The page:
Five eyes from non-diabetic donors were made available from the Cornea Bank Amsterdam (Netherlands Institute of Neuroscience, Amsterdam, The Netherlands). After a postmortem interval of less than six hours, eyes were fixed in 4% buffered formaldehyde followed by a 24 h wash in Tris-buffered saline. After cryoprotection with sucrose (10-20-30%), 50 μm thick cryosections through the optic nerve and retina were obtained. Affinity purified rabbit anti-human wolframin N-terminal antibody (Hofmann et al., 2003) was used as primary antibody at a dilution of 1:500-1:5,000 for 24 h. No antigen retrieval protocol was used. Detection was carried out using anti-rabbit IgG (1:200; Sigma-Aldrich, St. Louis, MO, USA) and the ABC kit (1:800; VectorLabs, Burlingame, CA, USA) followed by diaminobenzidine.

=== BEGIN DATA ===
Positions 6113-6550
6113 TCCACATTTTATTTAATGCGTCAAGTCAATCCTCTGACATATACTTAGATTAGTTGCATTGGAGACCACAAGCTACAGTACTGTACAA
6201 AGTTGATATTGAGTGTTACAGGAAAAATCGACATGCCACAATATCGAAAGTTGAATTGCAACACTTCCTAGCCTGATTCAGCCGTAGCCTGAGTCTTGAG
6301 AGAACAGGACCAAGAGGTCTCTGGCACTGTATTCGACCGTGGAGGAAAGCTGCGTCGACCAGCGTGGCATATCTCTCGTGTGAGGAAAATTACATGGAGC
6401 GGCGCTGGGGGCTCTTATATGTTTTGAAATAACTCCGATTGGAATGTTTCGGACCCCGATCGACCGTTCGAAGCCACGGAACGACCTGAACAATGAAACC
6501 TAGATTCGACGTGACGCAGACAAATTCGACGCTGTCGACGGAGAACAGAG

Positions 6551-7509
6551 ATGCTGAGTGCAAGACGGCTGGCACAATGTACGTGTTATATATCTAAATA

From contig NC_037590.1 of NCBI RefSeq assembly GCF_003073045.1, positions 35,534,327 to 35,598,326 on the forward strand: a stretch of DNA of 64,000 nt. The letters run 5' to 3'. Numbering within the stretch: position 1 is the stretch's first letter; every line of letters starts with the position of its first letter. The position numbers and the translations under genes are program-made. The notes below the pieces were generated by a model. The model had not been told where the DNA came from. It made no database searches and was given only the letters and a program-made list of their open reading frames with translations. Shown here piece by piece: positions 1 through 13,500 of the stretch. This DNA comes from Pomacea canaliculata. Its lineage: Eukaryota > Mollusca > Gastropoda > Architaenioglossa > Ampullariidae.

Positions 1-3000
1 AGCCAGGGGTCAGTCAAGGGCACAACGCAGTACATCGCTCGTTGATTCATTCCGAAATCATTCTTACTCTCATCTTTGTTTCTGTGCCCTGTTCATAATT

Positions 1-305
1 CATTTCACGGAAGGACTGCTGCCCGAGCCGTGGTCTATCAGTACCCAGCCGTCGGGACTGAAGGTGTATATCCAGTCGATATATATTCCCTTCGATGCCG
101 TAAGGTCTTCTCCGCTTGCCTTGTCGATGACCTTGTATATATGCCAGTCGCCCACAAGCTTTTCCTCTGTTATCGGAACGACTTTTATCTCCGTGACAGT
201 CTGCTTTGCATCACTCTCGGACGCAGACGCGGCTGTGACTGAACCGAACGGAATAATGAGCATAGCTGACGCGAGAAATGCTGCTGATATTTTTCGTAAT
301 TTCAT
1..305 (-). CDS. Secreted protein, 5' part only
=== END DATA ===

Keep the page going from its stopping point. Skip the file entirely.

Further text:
Separately, a 46 year old female donor eye became available within one hour after enucleation due to severe herpes simplex keratitis (Univ. Regensburg, Germany, obtained by M.P.). The eye was fixed overnight at 4°C in 4% paraformaldehyde in PBS (pH 7.4), embedded in paraffin, and 2 μm sections prepared. Antigen retrieval was accomplished by microwaving sections in citric acid/citrate buffer (0.2 mM citric acid, 9.8 mM sodium citrate, pH 7.3) for 2 min at 800 W and further 10 min at 240 W. Immunohistochemistry was performed using the avidin-biotin technique. The wolframin antibody (1:500) was incubated using Shandon Coverplates (Thermo, Pittsburgh, PA, USA) and detected using the DakoCytomation LSAB2 System-HRP (K0672, DakoCytomation, Carpinteria, CA, USA) used for detection according to the manufacturers instructions. Sections were dehydrated and coverslipped.